State of emergency may last months, more raids carried out in France
French President François Hollande said on Wednesday that parliament would this week begin examining a bill extending the state of emergency by three months. "I decided to ask parliament starting Wednesday to examine a bill prolonging the state of emergency for three months," he told a rare joint sitting of both houses of parliament, calling on lawmakers to "adopt it by the end of the week" after the worst attacks in French history.
He also called for the French constitution to be amended to "allow the authorities to act... against war-level terrorism." The bill includes a measure that enables authorities to close "any association or gathering," which notably includes mosques and community groups that would encourage people to carry out terrorist acts.
A woman wearing an explosive suicide vest blew herself up, and a suspected extremist was killed on Wednesday, as heavily armed police tried to storm a suburban Paris apartment where the suspected mastermind of last week's rampage was believed to be holed up, police said.
Gunfire and explosions rocked the Saint-Denis area in the north of the capital near the Stade de France stadium before dawn, as terrified residents were evacuated or told to stay in their homes.
Authorities arrested seven people, while five police officers suffered minor injuries in the operation that turned into a seven-hour standoff between security forces and a group of people holed up in an apartment. Gunfire first rang out around 4:00 a.m. on the streets close to where three suicide bombers had detonated their explosives outside the stadium at the start of Friday's attacks.
Paris prosecutor Francois Molins said telephone surveillance and witness reports "led us to believe" that Abdelhamid Abaaoud, the suspected mastermind of Friday's series of attacks in Paris that killed 129 people, was in the apartment. However, authorities could not immediately confirm whether Abaaoud was killed or arrested during on Wednesday's raids. Abaaoud is a DAESH militant who was previously thought to be in Syria after fleeing raids in his native Belgium earlier this year.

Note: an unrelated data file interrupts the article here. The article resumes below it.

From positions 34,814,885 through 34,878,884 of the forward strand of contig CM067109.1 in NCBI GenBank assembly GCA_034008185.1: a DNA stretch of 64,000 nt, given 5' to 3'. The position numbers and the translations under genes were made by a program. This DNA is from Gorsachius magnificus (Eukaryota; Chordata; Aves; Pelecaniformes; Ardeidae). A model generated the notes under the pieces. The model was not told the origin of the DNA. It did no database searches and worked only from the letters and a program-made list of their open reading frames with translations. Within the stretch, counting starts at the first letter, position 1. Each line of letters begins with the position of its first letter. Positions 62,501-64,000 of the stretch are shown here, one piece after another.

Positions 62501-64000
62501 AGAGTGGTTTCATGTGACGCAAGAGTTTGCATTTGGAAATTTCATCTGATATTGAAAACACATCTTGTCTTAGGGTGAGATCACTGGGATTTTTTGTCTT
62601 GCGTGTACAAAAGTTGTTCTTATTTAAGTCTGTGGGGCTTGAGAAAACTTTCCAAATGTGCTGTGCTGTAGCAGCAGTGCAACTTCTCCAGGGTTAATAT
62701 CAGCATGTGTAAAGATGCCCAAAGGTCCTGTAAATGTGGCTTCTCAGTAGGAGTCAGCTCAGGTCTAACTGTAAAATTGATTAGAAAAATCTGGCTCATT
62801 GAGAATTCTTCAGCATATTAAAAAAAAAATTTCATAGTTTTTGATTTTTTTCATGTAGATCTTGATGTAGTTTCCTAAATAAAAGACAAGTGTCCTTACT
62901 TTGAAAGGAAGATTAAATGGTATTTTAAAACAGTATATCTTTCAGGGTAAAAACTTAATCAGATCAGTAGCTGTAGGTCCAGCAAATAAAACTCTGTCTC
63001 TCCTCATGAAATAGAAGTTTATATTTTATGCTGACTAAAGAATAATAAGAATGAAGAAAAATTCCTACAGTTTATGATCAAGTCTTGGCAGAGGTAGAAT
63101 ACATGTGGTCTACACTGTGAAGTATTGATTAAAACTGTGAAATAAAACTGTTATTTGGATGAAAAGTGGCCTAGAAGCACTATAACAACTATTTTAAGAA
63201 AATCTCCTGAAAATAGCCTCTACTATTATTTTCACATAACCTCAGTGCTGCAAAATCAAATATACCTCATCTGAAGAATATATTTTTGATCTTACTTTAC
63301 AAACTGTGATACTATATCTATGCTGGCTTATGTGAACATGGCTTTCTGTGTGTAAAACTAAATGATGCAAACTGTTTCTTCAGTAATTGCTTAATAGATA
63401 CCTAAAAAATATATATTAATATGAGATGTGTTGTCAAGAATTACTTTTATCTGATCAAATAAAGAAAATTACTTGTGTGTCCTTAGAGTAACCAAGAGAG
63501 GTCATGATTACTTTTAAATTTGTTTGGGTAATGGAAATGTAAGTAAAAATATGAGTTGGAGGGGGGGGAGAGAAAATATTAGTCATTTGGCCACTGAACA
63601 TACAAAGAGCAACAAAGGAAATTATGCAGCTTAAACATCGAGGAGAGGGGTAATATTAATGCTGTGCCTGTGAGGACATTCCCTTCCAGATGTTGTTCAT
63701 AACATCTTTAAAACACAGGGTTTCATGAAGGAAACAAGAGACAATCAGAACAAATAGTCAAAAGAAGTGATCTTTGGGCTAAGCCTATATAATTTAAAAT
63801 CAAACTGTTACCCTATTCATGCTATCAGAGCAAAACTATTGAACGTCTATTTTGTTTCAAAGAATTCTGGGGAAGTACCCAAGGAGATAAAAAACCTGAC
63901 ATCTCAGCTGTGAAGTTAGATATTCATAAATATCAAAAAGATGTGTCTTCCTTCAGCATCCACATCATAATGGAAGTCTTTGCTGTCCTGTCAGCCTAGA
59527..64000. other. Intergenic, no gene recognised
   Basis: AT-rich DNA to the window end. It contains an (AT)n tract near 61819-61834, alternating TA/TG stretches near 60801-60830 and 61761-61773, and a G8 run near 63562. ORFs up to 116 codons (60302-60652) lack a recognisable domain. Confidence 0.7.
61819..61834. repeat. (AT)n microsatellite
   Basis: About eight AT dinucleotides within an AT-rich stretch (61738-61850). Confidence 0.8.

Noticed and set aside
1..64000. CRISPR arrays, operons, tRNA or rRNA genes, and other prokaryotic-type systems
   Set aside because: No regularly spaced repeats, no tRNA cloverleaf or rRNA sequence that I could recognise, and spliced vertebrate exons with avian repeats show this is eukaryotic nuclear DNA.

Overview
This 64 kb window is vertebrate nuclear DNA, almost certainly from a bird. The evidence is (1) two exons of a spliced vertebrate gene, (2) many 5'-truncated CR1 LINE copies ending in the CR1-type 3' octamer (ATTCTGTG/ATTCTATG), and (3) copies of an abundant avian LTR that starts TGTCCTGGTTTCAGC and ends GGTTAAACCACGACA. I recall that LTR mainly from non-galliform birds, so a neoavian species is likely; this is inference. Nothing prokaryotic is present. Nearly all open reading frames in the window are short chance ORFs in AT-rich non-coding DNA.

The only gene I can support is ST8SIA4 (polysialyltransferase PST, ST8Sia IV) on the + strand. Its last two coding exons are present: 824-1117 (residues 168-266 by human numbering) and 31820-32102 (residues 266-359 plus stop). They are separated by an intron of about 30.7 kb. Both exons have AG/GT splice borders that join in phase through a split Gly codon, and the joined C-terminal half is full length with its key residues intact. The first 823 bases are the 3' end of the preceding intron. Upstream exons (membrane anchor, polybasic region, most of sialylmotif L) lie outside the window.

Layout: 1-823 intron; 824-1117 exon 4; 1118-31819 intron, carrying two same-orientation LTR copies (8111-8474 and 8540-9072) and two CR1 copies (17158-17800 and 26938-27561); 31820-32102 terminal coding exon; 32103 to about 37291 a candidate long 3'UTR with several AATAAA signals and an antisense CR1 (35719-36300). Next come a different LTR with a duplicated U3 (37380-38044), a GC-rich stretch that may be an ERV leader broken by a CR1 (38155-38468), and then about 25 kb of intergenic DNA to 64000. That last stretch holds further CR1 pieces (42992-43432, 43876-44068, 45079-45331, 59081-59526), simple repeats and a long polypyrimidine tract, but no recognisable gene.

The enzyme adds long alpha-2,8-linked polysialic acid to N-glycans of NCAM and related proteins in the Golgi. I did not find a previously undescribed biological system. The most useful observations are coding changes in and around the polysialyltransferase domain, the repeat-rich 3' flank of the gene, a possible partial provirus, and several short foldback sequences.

Speaking at the scene of on Wednesday's raid, Molins said the operation began with a pre-dawn shootout and resulted in the capture of three people inside the apartment, the death of a woman who set off an explosive charge, and the death of "another terrorist who was found at the end of the operation who was hit by projectiles and grenades." "As things stand, it is impossible to give you the identities of the people detained, which are being verified," Molins said.
Residents of the Paris suburb, some of whom were evacuated in their underwear, said they had been caught in a terrifying exchange of fire.
Hayat, 26, had been leaving a friend's apartment where she had spent the night when the shots erupted. "I heard gunfire," she said. "I could have been hit by a bullet. I never thought terrorists could have hid here." The raid came after footage from the scene of one of the Paris attack sites revealed a ninth suspect might have taken part. It is known that seven were killed in the carnage on Friday, most after detonating suicide belts. It was not clear if the ninth man was one of two suspected accomplices detained in Belgium or was still on the run, potentially with 26-year-old fugitive Frenchman Salah Abdeslam who took part in the attacks with his suicide-bomber brother Brahim.
Police also carried out multiple raids in southwest France. The operations were part of an anti-terrorism strategy but not directly linked to the Paris attacks, an investigator said. As police stepped up the hunt for the fugitives, French and Russian jets pounded DAESH targets in the group's Syrian stronghold of Raqqa for a third consecutive day.
A monitoring group said the French and Russian air strikes had killed at least 33 DAESH extremists in the last 72 hours. In a sign of the nervousness gripping Europe after Friday's carnage, a football match between Germany and the Netherlands in Hanover was cancelled Tuesday and the crowd evacuated after police acted on a "serious" bomb threat.
The body representing Muslims in France said it would ask all 2,500 mosques in the country to condemn "all forms of violence or terrorism" in prayers this Friday. The message will condemn such acts "unambiguously," the French Muslim Council (CFCM) said.
Meanwhile, All 129 fatalities in last week's Paris attacks have now been identified but dozens of other casualties remain in critical condition, a statement from the French cabinet said on Wednesday. "All of the 129 dead victims have been identified," said the statement issued after the weekly cabinet meeting. A total of 221 people remain hospitalized, dozens of them seriously hurt.
French President Francois Hollande held an emergency meeting with senior ministers at the Elysee Palace to monitor the raid. Last Friday, France was hit by its worst terror attack since World War II. At least 129 people died, and more than 350 were wounded, with dozens still in critical condition. After the attack, France imposed strict security measures. A national state of emergency was announced, thousands of troops were deployed, tourist sites have been closed down, and dozens of suspects have been detained.